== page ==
By Dr. Scott Sturman, MD
US Air Force Academy ’72
Over the past 15 years the United States Air Force Academy (USAFA) has been controlled by activist superintendents that have led the institution into the realm of critical race theory (CRT) and diversity, equity, and inclusion (DEI).
In 2013 the first of these lieutenant generals, Michael Gould, established a pervasive DEI program that extended into every facet of cadet life. With great fanfare but without evidence, he extolled DEI as a military necessity and as important as academics.
Supporters cited evidence from the financial services and management consulting sectors that found DEI to be beneficial, but the argument had no applicability to the military environment and did not justify the sudden transformation.
Comprehensive studies from Harvard and Tel Aviv Universities of 800 companies spanning 30 years contradict this view and demonstrate that DEI programs frequently do not change attitudes and often aggravate racial biases and hostilities.
A succeeding Superintendent, Jay Silveria, awkwardly handled a purported hate crime at the Air Force Academy Prep School. In a rush to judgment, he announced that anonymous racial slurs directed at a minority cadet proved that blatant racism was ubiquitous at USAFA.
A cursory investigation concluded that the perpetrator and the victim were one in the same, but the superintendent ordered a full investigation to affirm his unwarranted suspicions that the academy was rife with systemic racism.
The current superintendent, Richard Clark, has overseen an acceleration of the academy’s DEI culture, as well as teaching and promoting CRT values to members of the Cadet Wing.
Presentations on proper pronoun usage, proselytizing the radical anti-American views of George Takei, forcing cadets to attend secretive, sexual orientation seminars, and racism directed against white male cadets define his command.
In a self-serving interview sponsored by the Academy Association of Graduates, the general described DEI merely as a communications tool and avoided the historical evidence that identifies DEI as the practical application of CRT’s long march through educational institutions.
The installation of political officers within the ranks of the American military is a foreign concept.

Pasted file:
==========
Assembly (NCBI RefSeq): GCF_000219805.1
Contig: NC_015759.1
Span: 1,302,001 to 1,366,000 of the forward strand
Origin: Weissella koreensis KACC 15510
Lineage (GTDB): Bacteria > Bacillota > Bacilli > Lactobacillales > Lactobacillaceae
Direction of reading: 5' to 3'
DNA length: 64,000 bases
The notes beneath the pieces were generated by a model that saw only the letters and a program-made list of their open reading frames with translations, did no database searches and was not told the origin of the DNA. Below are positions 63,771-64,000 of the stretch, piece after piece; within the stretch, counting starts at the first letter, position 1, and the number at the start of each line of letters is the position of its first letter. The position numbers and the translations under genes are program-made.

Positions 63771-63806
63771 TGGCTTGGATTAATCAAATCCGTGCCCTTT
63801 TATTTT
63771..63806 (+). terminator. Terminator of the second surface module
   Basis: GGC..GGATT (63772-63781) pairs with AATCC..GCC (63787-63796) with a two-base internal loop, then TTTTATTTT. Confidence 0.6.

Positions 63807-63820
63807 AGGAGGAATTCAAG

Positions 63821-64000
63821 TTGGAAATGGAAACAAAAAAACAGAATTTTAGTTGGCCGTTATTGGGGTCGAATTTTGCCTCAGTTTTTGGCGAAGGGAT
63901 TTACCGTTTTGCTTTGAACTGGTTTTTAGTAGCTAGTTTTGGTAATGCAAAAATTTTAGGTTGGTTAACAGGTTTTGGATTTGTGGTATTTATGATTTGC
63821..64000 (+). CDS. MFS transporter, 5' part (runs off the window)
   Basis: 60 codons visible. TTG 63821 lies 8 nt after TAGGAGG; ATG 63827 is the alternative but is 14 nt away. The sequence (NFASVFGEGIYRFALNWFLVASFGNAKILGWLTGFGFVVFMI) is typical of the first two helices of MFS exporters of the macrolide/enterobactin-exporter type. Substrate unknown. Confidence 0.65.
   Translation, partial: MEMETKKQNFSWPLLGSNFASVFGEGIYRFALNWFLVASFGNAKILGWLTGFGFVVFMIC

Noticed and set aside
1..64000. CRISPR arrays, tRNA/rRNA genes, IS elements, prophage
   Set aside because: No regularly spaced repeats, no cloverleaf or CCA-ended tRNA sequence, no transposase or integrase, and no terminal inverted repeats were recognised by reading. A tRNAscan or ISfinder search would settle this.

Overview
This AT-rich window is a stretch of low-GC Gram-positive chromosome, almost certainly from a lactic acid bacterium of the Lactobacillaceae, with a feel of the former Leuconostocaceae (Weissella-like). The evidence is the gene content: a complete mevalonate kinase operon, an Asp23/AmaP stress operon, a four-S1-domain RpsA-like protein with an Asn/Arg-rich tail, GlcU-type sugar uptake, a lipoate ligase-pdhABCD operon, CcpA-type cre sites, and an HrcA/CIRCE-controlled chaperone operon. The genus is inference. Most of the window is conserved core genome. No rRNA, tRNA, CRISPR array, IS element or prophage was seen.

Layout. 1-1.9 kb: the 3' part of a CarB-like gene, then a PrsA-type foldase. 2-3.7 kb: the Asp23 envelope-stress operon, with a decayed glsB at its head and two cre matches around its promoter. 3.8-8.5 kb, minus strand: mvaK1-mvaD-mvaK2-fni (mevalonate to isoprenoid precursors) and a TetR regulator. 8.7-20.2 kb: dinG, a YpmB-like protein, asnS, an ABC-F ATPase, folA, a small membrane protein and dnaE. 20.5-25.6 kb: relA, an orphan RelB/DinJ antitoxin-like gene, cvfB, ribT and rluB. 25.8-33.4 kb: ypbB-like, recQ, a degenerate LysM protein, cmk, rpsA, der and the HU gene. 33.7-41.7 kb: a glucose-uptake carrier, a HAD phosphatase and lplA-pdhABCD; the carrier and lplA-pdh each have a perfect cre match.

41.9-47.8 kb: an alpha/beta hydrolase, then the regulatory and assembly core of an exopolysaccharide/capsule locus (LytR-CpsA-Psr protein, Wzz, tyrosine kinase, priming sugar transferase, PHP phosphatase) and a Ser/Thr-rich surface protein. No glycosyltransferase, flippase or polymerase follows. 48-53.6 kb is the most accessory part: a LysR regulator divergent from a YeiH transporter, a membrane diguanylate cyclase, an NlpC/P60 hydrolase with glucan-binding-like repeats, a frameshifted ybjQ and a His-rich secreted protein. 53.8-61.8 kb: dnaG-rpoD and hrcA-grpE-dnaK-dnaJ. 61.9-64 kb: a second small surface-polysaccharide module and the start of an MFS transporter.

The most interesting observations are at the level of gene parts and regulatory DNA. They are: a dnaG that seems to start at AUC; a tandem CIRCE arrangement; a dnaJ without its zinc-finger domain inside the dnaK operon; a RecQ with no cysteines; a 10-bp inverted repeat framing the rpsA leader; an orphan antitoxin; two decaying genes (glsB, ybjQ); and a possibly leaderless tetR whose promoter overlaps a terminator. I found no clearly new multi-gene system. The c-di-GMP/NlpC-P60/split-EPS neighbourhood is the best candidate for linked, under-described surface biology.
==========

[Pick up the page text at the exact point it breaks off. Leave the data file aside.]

Anonymous accusations, psychological pressure, and relentless propaganda are formidable weapons to force compliance.
USAFA instituted its version of political officers whose duties are to ensure compliance and purge nonconformists. 82 cadets and members of the faculty and staff serve as Diversity and Inclusion representatives, who are authorized to advise cadets on diversity at the academy. Each member displays a prominent purple rope worn over the left shoulder.
The cadre reports parallel and outside the military chain of command from the squadron level to the academy’s DEI Chief.
The potential for abuse of power and intimidation of cadets living in a structured military setting is reminiscent of Orwell’s Thought Police and the political commissars of the Soviet military era.
The academy administration remains opaque and indifferent to efforts to determine the extent and details of DEI and CRT indoctrination at USAFA.
According to Colonel Ron Scott (USAF, ret.), President of the education organization, Stand Together Against Racism and Radicalism in the Services, Inc. (STARRS), of 36 Freedom of Information Act requests filed, 26 remain open and only one response answered the question.
When the public does receive an occasional glimpse into abusive behavior occurring at the academy, it is often directed against white male cadets.
Cassandra Benson teaches economics at the Air Force Academy. During a lecture given in January 2023, the Friday before Martin Luther King Day, she addressed minority cadets by their proper names but declared she would refer to white cadets by a number, since in her opinion, all white people look alike.
White Boy #2 is the son of one of my USAFA classmates. When he learned of his son’s altercation, he contacted Superintendent Clark, who was at first disbelieving but reassured him that he would contact the Dean of Academics, Brigadier General Linell Letendre, about the incident.